A lot of the more long-term gameplay will stem from its MMO framework of persistent advancements on individual and team levels. Interestingly, territorial wars between clubs will determine who owns a percentage of a track; the team that owns a track will gain a foothold there, granting some sort of benefit that pans-out as a “home-field advantage” type of thing. I could see competition between clubs over a track being a fun bit of gameplay over long periods of time, if executed properly.

If the stiffness of handling isn’t a problem in the finalized game and was more of a result of the car or controller, I’d have few complaints from my limited hands-on time. As-is, though, it was pretty annoying at times to have the car refuse to turn at any reasonable radius.

Licensed Tracks & Cars


It wouldn’t be a proper racing game without real-world cars and tracks. In observing the trailer and speaking to Fitzpatrick, we know that BMW, McLaren, Lamborghini, Dodge, Mercedes, Pagani’s Zonda has been spotted, and more manufacturers will all be present. The list is still being finalized.

A mix of cities and licensed tracks will be playable, too; so far, we know of San Francisco, London, and Moscow and we know that the team wants to add the Nuremberg ring to its otherwise-quiet track roster.

Concerns with Server Architecture & Networking

From a hardware and server perspective, racing games exhibit yet another challenge that isn’t necessarily present in other online games. Because we’re dealing with such speeds and precision in order to make a turn properly, any bit of latency over 100-150ms becomes massively detrimental to handling. Racing games couldn’t be hosted online for a number of years because of these issues, and the early attempts often featured teleporting cars and no collision to bypass precision hurdles. Even the modern GRID 2 exhibited flickering and laggy car response in some cases.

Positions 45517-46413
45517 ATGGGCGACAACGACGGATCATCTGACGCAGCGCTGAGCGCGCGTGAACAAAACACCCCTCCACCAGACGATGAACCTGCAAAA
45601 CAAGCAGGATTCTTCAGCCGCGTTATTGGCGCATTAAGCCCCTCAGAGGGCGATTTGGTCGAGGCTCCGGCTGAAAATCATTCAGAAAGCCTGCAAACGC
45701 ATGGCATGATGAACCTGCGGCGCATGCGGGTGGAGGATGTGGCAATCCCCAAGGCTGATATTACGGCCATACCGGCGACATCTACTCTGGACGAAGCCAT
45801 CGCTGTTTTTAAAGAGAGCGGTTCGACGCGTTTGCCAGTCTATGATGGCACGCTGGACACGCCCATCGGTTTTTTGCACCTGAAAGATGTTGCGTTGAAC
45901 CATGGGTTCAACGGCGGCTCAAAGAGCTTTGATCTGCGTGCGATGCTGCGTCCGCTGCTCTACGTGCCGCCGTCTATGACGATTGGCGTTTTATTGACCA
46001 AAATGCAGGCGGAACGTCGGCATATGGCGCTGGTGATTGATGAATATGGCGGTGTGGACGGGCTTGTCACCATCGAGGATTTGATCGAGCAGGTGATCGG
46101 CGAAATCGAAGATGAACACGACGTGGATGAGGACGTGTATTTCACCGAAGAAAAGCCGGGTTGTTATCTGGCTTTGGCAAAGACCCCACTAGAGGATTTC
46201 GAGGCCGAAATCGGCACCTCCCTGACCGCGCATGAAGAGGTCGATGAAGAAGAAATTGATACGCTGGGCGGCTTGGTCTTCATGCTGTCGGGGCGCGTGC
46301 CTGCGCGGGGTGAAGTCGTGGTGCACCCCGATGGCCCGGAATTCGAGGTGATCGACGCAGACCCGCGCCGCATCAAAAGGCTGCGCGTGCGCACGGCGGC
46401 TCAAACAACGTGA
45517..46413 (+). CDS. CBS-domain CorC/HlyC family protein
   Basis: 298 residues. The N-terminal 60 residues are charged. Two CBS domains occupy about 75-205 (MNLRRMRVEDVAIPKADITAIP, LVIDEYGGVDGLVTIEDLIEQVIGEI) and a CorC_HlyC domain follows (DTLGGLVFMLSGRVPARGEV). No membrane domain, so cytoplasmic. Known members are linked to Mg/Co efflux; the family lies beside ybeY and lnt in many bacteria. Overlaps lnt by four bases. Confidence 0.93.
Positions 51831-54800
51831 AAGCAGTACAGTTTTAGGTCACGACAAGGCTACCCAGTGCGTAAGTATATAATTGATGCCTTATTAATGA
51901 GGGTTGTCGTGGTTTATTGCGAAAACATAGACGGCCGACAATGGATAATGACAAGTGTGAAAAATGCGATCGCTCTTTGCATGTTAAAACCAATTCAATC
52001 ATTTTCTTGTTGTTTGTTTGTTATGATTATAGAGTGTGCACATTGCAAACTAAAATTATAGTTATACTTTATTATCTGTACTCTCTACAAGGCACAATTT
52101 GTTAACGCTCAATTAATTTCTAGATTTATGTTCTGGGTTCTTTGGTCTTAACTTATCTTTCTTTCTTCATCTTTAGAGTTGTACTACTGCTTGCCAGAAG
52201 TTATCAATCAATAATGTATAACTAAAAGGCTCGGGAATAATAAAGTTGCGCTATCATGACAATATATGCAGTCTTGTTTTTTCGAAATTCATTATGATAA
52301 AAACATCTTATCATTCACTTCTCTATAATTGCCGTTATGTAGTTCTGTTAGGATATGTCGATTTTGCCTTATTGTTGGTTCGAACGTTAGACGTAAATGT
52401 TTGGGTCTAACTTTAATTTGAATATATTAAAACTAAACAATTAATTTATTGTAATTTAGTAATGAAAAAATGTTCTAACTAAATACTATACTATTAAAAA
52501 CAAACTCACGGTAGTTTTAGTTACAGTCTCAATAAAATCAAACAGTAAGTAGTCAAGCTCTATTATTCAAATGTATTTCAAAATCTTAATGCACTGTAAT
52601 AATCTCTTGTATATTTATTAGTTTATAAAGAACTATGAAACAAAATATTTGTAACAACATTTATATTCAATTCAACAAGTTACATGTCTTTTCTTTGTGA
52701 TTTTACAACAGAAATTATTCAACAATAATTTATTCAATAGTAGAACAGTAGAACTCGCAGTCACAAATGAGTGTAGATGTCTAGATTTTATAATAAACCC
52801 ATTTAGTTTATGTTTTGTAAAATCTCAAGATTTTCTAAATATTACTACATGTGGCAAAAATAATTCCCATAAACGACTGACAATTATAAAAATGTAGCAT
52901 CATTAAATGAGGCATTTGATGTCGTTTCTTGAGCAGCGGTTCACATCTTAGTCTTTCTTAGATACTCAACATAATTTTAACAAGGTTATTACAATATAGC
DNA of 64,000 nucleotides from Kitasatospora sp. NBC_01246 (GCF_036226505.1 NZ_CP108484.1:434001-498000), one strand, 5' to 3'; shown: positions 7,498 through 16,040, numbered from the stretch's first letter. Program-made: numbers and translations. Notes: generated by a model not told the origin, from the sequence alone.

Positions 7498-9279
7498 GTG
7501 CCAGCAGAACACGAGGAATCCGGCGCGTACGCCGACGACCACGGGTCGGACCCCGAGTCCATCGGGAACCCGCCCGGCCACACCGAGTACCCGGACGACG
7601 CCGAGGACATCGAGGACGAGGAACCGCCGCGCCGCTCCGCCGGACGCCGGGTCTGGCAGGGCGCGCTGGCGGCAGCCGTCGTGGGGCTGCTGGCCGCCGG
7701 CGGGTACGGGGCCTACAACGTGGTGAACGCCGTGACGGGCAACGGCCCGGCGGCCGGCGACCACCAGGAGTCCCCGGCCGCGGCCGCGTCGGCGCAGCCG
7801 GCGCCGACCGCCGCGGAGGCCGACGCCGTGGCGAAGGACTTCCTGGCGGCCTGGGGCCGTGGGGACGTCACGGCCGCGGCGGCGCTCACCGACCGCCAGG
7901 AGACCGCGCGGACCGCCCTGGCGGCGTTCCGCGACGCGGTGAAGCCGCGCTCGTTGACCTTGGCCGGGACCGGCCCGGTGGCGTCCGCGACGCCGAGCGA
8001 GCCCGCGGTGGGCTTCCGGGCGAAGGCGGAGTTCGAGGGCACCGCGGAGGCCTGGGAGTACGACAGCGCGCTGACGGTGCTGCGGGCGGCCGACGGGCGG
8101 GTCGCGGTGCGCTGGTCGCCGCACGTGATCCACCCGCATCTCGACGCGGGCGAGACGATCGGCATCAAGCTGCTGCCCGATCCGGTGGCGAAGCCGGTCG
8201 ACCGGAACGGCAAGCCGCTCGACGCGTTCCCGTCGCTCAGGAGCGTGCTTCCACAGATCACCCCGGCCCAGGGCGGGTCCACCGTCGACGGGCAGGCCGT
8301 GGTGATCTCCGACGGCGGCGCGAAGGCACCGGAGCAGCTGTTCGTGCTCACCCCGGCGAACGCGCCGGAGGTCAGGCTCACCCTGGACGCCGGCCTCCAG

No one present could get into architecture details on the server or networking setup, but I was assured that latency was a major concern within the team and that it was being focused on. It is uncertain at this time whether the servers will be a frontloaded node-based system or if we’ll be communicating with regional servers.

On behalf of our vocal Australian readers – you know who you are – I asked if Australians could expect local servers or if they’d have to route through Asia somewhere. That isn’t yet known, but will be looked into shortly. I was told that your concerns were duly noted.

Overall: World of Speed Has Merit, but It’s an Uphill Battle


Monetization of World of Speed will be what ultimately dictates its survival in an otherwise-fierce marketplace. The stiffness of handling on the demo car was a bit off-putting, but I'm going to give Slightly Mad the benefit of the doubt here -- I'd assume it was likely a matter of the controller, the rather limited environment, or some sort of early-dev issue that will be resolved. The territorial wars and club system have the most promise to me; I've always preferred racing offline if only for the stability and get-to-the-action advantages. I was told that griefing will be handled with a fairly robust system, but the team wasn't ready to talk details just yet.

As someone who absolutely loves racing games, I think World of Speed could be fun, it's just very difficult to make multiplayer racing successfully. There are a lot of technical hurdles, player population hurdles, griefing hurdles, and so forth; monetization will kill or make the game, but the promise of added cars as the game ages does give it a bit more staying power than we're used to in the racing genre.

- Steve "Lelldorianx" Burke.


Steve Burke

Steve started GamersNexus back when it was just a cool name, and now it's grown into an expansive website with an overwhelming amount of features. He recalls his first difficult decision with GN's direction: "I didn't know whether or not I wanted 'Gamers' to have a possessive apostrophe -- I mean, grammatically it should, but I didn't like it in the name. It was ugly. I also had people who were typing apostrophes into the address bar - sigh. It made sense to just leave it as 'Gamers.'"

First world problems, Steve. First world problems.